Another arm of this revolution is the Sanders Institute. So far, it's an informal association of organizations dedicated to educating and electing people based on the issues rather than the personalities and big money. Here is an interesting summary of the organizing efforts in the aftermath of the coronation of Hillary Clinton:
The Sanders Institute will be an educational organization to raise awareness of the real problems Sanders thinks America faces. Another organization, Our Revolution, will, according to USA Today, recruit progressive candidates who want to run for office and help to fund their campaigns. (As of this writing, the organization's website is sparse, and the only option offered on the site is to donate.) Sanders told USA Today that he might also get involved with a third organization responsible for campaign advertising.Now let's get back to that list. Here is a screenshot so you can get an idea of what it looks like:
It's very detailed and current. We see the state, the candidate name, the level of office sought or held, and the primary date. Candidates endorsed by Bernie are noted. Upcoming primaries are in yellow. We can even see that those in green have won their primaries already. We're already winning primaries for Berniecrats! We already have people in office who support the revolution!
When establishment Democrats see Berniecrats winning, they know that a change is a comin'. These people will be able to uphold progressive and populist ideals and work to implement progressive policies where they serve. This is how it gets started.
That there are already so many Berniecrats in office or winning primaries looks somewhat similar to another part of our history. I refer to the story of what happened in North Dakota, where the Non Partisan League openly infiltrated the Republican Party early in the last century. In that story, they took over the party and implemented populist and progressive policies that benefited most people rather than a select few.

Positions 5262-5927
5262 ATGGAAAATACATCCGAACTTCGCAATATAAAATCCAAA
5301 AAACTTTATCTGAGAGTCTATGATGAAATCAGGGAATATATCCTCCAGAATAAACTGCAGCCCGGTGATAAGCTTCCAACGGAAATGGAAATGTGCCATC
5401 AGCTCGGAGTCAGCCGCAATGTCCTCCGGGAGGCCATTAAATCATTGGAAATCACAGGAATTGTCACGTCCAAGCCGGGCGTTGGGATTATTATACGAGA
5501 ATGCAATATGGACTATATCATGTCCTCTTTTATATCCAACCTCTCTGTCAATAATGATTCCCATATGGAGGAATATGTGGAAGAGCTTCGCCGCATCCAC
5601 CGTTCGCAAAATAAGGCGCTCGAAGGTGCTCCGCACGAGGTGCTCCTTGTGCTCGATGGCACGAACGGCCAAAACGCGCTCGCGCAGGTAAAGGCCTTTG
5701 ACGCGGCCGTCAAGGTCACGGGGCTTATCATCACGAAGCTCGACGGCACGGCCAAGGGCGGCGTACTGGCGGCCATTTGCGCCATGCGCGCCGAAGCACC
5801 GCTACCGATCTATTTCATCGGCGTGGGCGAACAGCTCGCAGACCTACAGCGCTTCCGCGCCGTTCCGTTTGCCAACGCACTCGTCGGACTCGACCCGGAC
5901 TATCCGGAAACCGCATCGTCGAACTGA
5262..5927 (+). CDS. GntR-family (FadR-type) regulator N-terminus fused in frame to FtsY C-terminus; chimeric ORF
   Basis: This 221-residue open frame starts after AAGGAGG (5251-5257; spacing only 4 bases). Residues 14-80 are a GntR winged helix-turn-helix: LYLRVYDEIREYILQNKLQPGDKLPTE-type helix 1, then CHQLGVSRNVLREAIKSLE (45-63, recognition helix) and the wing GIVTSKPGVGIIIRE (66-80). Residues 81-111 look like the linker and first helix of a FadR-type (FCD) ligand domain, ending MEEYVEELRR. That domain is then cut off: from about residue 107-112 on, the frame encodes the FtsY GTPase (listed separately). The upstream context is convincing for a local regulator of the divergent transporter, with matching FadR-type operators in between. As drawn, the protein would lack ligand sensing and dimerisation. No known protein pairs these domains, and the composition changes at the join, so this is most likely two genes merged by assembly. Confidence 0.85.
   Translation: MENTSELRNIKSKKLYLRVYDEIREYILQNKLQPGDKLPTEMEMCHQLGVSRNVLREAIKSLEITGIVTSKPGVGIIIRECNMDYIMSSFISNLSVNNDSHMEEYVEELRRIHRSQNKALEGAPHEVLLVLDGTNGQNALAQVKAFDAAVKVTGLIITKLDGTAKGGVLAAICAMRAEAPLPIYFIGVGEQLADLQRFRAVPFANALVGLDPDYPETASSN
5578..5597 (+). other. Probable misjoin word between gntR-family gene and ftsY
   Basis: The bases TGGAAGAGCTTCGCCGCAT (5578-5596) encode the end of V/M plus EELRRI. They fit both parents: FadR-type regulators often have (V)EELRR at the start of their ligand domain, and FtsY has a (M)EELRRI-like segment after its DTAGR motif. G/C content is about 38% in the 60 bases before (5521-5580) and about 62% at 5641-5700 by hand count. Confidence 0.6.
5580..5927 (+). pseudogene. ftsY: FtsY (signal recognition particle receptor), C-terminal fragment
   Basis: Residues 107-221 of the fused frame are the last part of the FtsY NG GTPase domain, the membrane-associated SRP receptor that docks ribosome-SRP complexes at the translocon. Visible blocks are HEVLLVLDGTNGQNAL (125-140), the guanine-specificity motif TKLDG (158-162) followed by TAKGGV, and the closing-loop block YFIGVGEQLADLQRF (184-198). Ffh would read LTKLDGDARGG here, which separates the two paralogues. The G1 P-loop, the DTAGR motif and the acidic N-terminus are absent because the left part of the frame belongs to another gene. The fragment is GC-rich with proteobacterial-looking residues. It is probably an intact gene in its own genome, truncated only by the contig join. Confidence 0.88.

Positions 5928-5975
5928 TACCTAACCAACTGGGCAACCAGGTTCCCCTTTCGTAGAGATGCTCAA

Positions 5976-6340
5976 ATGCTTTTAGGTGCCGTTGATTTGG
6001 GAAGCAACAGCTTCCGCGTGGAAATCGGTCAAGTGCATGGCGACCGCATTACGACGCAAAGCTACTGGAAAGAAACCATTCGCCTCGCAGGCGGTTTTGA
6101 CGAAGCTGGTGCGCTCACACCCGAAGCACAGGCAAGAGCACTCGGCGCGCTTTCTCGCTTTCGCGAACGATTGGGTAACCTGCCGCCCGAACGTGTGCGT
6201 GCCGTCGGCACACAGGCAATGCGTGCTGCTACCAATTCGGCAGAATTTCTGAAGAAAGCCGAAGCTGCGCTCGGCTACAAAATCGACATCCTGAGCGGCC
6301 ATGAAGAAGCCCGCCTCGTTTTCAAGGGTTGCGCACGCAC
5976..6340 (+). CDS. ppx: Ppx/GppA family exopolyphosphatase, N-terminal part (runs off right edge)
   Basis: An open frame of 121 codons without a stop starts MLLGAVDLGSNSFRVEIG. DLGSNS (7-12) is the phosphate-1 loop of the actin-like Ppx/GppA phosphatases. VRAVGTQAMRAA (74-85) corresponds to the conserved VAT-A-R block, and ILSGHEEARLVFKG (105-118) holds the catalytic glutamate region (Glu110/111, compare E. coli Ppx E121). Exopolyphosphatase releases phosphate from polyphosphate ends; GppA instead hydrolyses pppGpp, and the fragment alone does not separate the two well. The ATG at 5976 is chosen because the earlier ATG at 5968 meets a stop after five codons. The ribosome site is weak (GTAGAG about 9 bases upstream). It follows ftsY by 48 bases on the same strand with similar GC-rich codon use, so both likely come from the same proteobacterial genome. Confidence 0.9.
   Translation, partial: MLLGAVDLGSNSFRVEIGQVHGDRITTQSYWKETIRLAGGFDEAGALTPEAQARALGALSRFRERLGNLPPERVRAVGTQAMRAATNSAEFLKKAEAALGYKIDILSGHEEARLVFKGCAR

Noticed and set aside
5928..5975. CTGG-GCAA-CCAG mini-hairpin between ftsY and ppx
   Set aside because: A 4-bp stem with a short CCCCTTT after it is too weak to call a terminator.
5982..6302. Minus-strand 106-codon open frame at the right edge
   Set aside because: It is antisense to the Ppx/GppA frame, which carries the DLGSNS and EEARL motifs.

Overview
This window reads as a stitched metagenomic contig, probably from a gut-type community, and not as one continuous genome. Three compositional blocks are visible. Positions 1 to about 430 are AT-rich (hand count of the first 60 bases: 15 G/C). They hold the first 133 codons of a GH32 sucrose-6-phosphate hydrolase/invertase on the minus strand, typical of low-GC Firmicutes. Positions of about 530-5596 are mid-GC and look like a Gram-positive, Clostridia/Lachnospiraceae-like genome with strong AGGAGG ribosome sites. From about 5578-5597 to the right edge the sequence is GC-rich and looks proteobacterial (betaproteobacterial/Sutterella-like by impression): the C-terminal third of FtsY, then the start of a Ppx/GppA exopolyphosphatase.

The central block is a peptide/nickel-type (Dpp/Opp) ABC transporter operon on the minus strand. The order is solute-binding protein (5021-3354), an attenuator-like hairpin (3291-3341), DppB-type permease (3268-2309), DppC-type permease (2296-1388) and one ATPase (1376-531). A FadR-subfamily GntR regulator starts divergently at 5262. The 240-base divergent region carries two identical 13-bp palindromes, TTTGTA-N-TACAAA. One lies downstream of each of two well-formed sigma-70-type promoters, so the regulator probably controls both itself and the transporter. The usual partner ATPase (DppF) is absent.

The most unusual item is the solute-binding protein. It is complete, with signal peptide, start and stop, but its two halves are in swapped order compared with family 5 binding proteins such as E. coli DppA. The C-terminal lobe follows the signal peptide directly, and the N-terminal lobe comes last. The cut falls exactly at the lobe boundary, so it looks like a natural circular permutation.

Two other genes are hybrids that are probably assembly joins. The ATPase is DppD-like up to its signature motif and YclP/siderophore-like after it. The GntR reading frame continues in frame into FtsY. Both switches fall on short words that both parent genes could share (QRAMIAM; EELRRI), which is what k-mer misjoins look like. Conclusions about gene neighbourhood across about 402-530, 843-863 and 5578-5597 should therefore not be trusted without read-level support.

That Berniecrat list is evidence that we can do the same thing, too. I like the Green Party, I really do. But as one comment in my social media circles pointed out, to paraphrase, "I'd have more respect for them if they didn't just pop up every four years to tell us that both major parties are bad." While I share that concern, I also see a lot of good that the Green Party can do.
According to their Wikipedia page, as of July, 2016, there are over 100 elected Green Party candidates scattered across 23 states, mostly at the local level. They seem to do well in non partisan elections, too.
The point here is that we cannot depend on just one party to make America progressive again. I like the idea of getting Berniecrats into office as Democrats for one really good reason: it can push out the money grubbers and forces them to acknowledge that there is more to life than collecting money for re-election. More to the point, if the Democratic Party can be overwhelmed by Berniecrats, and I think by 2018, we can do that, then the media is going to have a tougher time ignoring issues that progressives feel are the most important.
The low hanging fruit of change is at the state and local levels. I note with interest that most of the claims concerning election rigging were pointed at state and local officials. If Berniecrats and Green Party members were manning those same posts, election rigging would be much, much harder to pull off. There would actually be adult supervision in and around the polling places, with the ballots and with the machines. This is why real change starts from the bottom. That's where the votes are collected.
Bernie was right. Change never comes from the top. It always comes from the bottom up. Now we are in a position to cultivate it and watch it grow.